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Old 10th January 2013, 04:50 PM   #1
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Join Date: Dec 2003
Location: Massachusetts
Default Is this a bad idea?

Hi Folks,

I'm currently making a Pass DIY B1 preamp/buffer and was going to use a recycled power supply I got which is basically brand new. Its a 24v 3.2amp switcher made by Cosel:

http://www.cosel.co.jp/en/products/pdf/SFE_LCA.pdf

(pic attached)

Its the LCA75S-24. It has a switching frequency of 190kHz. I'm having second thoughts about using this PSU now, the frequency is well outside the audible range and the B1 board incorporates at least 15,000uF of PSU filtering capacitance. Plus I'm loading the PSU at such a low level it should minimize ripple.
Should I not be worried about this? Should I add a big series inductor and some chokes on the DC side to try and knock down any high frequency ripple?
I do have access to a nice PC based oscilloscope which I could use to measure the rails and probably the B1 output to look for any ripple etc.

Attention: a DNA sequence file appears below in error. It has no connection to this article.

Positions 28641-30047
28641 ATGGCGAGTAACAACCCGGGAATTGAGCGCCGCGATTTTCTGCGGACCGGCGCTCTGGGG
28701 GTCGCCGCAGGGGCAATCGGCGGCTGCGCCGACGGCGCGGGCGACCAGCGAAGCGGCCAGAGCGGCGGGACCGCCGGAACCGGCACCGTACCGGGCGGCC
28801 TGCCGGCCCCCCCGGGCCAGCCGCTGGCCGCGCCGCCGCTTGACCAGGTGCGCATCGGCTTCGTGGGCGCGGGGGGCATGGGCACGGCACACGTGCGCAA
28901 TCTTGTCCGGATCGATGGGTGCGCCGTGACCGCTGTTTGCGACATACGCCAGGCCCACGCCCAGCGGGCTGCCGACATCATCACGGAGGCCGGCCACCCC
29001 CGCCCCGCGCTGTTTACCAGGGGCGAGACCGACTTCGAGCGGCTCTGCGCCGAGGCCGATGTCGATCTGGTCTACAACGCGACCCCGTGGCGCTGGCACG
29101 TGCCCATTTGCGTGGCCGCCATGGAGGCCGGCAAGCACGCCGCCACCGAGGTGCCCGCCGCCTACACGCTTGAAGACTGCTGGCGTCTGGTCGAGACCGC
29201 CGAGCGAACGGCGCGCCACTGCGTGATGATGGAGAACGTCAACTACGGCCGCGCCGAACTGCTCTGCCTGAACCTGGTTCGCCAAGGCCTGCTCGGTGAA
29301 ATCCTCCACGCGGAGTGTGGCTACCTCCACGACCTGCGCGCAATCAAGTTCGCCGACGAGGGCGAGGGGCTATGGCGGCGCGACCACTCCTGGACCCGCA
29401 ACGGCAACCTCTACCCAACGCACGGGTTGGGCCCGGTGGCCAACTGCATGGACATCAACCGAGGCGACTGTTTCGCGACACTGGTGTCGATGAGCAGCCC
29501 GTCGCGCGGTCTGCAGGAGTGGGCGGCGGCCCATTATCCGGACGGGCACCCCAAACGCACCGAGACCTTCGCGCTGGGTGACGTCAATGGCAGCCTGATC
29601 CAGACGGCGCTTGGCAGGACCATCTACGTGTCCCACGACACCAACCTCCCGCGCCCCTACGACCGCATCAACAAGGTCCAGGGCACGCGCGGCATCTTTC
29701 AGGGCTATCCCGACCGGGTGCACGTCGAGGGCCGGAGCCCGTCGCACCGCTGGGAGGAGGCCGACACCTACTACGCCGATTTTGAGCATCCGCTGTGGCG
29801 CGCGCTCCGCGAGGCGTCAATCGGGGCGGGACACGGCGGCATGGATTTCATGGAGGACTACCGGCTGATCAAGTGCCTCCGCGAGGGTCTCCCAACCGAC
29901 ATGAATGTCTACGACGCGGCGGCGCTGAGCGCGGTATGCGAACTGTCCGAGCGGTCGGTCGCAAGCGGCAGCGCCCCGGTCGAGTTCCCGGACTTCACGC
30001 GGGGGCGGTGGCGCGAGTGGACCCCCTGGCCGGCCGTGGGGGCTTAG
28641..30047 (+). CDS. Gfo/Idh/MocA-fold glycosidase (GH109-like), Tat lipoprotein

Any advice is appreciated.

Chris
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Old 11th January 2013, 08:38 PM   #2
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Default update

I decided to add a linear regulator stage after my switcher, I figured it would help smooth the output of the PSU down. I put a clip on choke on the DC supply from the regulator to the B1 board.

I got the pre-amp finished and tried it out and there is no noise on the output that is audible, I'll check with an oscilloscope to confirm its all good now:
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Old 11th January 2013, 09:50 PM   #3
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Join Date: Sep 2010
Location: Melbourne
Cute , is that a baking tin? I never thought of using one as an enclosure
Good to see the signal wires twisted. While linear regulator might be helpful, Using an SMPS with a proper enclosure would probably have given more benefit. You could still put a full height metal strip attached to the case at both ends to separate the power and signal if desired. The ferrite on the supply lead to the amplifier is a step in the right direction though these provide little attenuation until well above 1MHz, a common mode choke of say 1mH would have been my choice, these attenuate well into the the audio spectrum and are normally used close to the SMPS input or output, your mains filter will probably contain one. The things I mentioned are not critical and if the output is clean just enjoy it
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